It’s Time To Talk Bannings In Pioneer…Again

Dimir Inverter and Lotus Breach have Shaheen Soorani reaching for the Pioneer ban hammer! But where would he swing it?

Dig Through Time, illustrated by Ryan Yee

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Pioneer has been my favorite format to play outside of Theros Beyond Death Standard. Even with the format in turmoil, fans of powerful blue strategies have been able to relive the good old days. I’ve even been told that there are some younger mages that, until now, have never had the chance to delve away their problems and receive the two best cards from the top of their deck. Control was really good a few years ago, and it will be a viable option in Pioneer once the next set of changes sweep through.

At this moment in time, the overall format health of Pioneer is poor. This is not because control is weak or cards I enjoy aren’t viable. I have grown fond of Dimir Inverter in the last few weeks of testing. It contains the raw elements of control with a potent combo kill. The early turns of card draw, disruption, and spot removal lead into the fueled Dig Through Time for the combo finisher: this is exactly how I enjoy playing Magic, even if it seems like I’m a control purist.

Those who have followed my work know that I love some eccentric combinations and have crafted quite a few back in my day. From Greater Gifts and Mass Polymorph to the most recent example of Ironworks, I have always looked for a way to uppercut the competition with cards outside of the mainstream. Sometimes it works perfectly in the world of control, where the answers of the format are so potent that a standalone Teferi, Hero of Dominaria feels like a one-card combo. Either way, I’ve never been a full tap-out control player who yearns for an Elixir of Immortality victory. Having Inverter of Truth land a Fatal Push, Thoughtseize, Opt, and Dig Through Time is good enough for me. Unfortunately for Pioneer, it isn’t good for the format.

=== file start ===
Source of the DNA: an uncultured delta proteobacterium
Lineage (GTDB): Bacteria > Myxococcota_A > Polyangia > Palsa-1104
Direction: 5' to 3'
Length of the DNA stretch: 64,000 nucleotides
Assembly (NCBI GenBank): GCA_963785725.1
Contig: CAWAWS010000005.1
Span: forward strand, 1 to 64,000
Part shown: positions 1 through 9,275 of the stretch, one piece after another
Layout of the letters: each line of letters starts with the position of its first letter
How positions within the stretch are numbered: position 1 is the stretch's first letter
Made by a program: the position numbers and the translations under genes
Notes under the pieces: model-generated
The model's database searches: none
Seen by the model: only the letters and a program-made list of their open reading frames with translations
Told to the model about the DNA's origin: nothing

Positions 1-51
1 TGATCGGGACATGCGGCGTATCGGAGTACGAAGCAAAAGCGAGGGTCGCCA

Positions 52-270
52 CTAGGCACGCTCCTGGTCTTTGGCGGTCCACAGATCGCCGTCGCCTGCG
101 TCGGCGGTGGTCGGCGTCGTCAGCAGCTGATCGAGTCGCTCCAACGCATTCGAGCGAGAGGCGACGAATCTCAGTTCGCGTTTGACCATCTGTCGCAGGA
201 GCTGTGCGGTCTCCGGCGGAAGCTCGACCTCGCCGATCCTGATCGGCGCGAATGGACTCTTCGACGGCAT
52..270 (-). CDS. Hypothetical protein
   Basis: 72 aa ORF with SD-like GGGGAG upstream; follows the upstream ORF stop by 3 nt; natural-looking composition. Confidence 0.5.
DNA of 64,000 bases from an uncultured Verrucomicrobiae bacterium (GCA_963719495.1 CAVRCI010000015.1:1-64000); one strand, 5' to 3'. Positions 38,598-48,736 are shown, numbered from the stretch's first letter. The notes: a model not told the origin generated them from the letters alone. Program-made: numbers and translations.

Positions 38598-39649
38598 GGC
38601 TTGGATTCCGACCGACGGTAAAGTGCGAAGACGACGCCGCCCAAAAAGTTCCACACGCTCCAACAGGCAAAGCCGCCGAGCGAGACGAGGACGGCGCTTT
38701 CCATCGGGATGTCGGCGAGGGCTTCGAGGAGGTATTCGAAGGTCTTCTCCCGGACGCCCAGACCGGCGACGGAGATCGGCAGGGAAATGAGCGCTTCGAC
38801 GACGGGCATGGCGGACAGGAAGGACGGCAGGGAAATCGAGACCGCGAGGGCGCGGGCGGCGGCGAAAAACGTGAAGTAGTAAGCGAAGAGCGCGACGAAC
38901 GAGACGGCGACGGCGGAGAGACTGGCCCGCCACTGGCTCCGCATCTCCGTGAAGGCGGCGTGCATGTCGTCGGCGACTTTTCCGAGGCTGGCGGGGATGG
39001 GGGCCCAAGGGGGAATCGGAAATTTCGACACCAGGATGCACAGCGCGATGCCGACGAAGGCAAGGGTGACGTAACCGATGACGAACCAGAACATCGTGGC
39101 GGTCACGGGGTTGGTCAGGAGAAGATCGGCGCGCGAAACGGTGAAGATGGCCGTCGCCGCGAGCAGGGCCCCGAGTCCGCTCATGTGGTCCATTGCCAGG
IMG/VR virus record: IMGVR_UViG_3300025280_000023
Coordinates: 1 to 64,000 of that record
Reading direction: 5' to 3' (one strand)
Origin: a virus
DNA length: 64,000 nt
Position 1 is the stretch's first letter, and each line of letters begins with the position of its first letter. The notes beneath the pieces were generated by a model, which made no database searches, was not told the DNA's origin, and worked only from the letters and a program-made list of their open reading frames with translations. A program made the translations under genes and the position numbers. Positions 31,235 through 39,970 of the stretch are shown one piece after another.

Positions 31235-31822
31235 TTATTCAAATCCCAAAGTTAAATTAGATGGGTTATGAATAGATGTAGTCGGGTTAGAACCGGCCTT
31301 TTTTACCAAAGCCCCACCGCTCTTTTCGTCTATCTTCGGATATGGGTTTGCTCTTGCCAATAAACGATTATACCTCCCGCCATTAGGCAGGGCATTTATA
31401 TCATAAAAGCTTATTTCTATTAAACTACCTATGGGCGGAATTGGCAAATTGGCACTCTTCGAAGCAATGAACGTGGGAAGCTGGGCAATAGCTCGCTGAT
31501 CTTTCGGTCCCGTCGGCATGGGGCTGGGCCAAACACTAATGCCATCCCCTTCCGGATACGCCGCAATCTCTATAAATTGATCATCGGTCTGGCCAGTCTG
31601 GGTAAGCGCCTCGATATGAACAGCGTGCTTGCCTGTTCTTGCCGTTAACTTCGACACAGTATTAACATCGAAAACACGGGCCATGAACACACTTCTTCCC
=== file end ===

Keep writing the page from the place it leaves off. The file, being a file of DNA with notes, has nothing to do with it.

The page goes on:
Dimir Inverter isn’t the only issue Pioneer is facing, as Lotus Breach is arguably more oppressive. Unlike Dimir Inverter, Lotus Breach breaks the rules of the format by producing an ungodly amount of mana very early in the game. Decks that operate on this type of power level don’t make it very long in formats, but luckily for fans of broken combo decks, the bannings for Pioneer have returned to the normal announcement time. In the meantime, let’s analyze the oppressive nature of each deck and predict what cards must be removed to return the format to a state of sanity.

Todd is not ranting about decks that beat his Llanowar Elves strategy, but the boring metagame that Pioneer has warped into. Some competitive players have made light of the two-deck format Pioneer has become and even joked about the success rate of anyone who would dare choose from outside that list. Each of the older formats has a powerful pool of cards, which means a large range of decks can win regardless of how defined the metagame is. Even with Dimir Inverter and Lotus Breach running the streets, there will be some Mountain fans, Sultai Delirium enthusiasts, and Azorius Control fanatics, all vying for the title of “Kingslayer.” In Indianapolis this week, there will be other decks that make the Top 8, but the lion’s share of high finishes will fall to one of the two public enemy decks being discussed.

Darkslick Shores

Dimir Inverter is what I wanted Esper Control to be at the beginning of the format. I knew there was a control shell that could maximize the might of Thoughtseize, Thought Erasure, Fatal Push, and Dig Through Time. Dimir Control lacked a workable sweeper, making me immediately move to white for Supreme Verdict. This addition was amazing, providing me a great deal of format success very early on.